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Anterior Uveitis in Dogs

Anterior uveitis is inflammation in the front of the eye.

The uvea, between the cornea and the retina, contains several important structures, including the iris, ciliary body, and choroid. It helps nourish both the retina and the cornea, and the iris controls how dilated the pupil is and, thus, how much light gets into the eye.

Anterior uveitis is inflammation of the uvea.

Causes of Canine Anterior Uveitis

Uveitis commonly occurs as a secondary complication of something going on elsewhere in the body. Some of those primary causes include:

  • Metabolic diseases like diabetes mellitus
  • Infections like distemper, Lyme disease, and leptospirosis
  • Heartworm disease
  • Autoimmune disease

Uveitis may also occur due to a local problem with the eye itself, including:

Finally, anterior uveitis in dogs may be idiopathic, which means that no underlying cause can be identified.

Signs of Anterior Uveitis in Dogs

Anterior uveitis is painful for dogs, so you will usually see signs of pain when they have it, along with several other indications.

  • Pawing at the eyes or rubbing them on things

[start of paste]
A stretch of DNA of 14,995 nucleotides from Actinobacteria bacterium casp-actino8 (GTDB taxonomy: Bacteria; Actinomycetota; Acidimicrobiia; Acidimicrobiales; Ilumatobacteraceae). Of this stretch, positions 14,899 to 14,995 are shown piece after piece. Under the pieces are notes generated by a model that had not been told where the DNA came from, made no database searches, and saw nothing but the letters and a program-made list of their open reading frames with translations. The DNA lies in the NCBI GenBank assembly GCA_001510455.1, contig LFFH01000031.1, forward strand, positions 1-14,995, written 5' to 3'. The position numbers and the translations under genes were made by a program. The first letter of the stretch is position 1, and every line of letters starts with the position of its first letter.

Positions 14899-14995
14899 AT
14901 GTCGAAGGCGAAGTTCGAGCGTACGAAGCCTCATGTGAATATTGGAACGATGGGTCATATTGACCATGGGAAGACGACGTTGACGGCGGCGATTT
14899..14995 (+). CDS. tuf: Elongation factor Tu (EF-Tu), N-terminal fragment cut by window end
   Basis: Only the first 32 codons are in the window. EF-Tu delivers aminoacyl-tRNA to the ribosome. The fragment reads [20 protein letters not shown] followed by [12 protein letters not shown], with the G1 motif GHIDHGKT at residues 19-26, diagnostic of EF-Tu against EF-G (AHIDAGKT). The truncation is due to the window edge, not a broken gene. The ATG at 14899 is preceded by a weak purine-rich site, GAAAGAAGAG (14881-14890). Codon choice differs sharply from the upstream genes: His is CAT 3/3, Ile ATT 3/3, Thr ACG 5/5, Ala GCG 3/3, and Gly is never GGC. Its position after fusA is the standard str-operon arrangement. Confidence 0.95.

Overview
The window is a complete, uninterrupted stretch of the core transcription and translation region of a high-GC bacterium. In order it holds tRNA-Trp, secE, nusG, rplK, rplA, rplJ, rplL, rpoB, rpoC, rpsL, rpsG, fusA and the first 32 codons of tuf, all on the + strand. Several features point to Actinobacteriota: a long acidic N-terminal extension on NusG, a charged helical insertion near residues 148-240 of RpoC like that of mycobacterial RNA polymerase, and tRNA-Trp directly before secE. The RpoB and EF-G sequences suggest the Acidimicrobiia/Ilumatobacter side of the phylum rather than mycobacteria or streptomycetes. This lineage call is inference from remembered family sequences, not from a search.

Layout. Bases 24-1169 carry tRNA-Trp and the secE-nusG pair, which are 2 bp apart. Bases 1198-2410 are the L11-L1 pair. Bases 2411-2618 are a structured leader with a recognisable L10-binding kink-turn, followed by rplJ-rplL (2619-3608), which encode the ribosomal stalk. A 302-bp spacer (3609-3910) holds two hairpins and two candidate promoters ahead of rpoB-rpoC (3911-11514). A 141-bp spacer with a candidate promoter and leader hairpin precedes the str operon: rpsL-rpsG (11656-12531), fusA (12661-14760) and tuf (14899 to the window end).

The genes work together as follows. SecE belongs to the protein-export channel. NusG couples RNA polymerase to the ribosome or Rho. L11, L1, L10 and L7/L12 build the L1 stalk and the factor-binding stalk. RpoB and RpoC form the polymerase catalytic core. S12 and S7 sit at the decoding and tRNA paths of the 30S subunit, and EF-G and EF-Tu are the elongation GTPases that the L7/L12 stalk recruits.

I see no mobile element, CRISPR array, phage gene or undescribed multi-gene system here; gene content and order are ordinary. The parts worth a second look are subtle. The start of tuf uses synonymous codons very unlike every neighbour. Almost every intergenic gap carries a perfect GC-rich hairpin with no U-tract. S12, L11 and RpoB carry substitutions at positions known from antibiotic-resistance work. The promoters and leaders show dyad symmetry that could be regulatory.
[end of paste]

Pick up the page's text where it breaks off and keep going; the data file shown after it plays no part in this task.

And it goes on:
• Squinting
  • Redness in the whites of the eyes
  • Ocular drainage
  • Small or oddly-shaped pupil
  • Cloudy appearance to the eye

Diagnosis of Canine Anterior Uveitis

If you see any problem with your dog's eye, make an appointment with your veterinarian right away. In order to diagnose anterior uveitis, the doctor will talk with you to obtain a full medical history. Then, he or she will do a thorough physical examination, including an eye evaluation.

The veterinarian will measure the IOP (intraocular pressure) of your dog's eye with a tonometer. Pressure is often abnormally low in dogs with uveitis.

Other tests such blood and urine tests and ultrasound may be used to help diagnose any underlying condition once uveitis is diagnosed. Your dog may also be referred to a veterinary ophthalmologist.

Treatment of Anterior Uveitis in Dogs

Eye drops to control pain and inflammation are usually prescribed to a dog with anterior uveitis. From there, if an underlying cause has been identified for the uveitis, that will need to be treated.

Glaucoma, or high IOP, is a common complication of uveitis, so your veterinarian will want to treat the uveitis aggressively and recheck your dog often during uveitis treatment.

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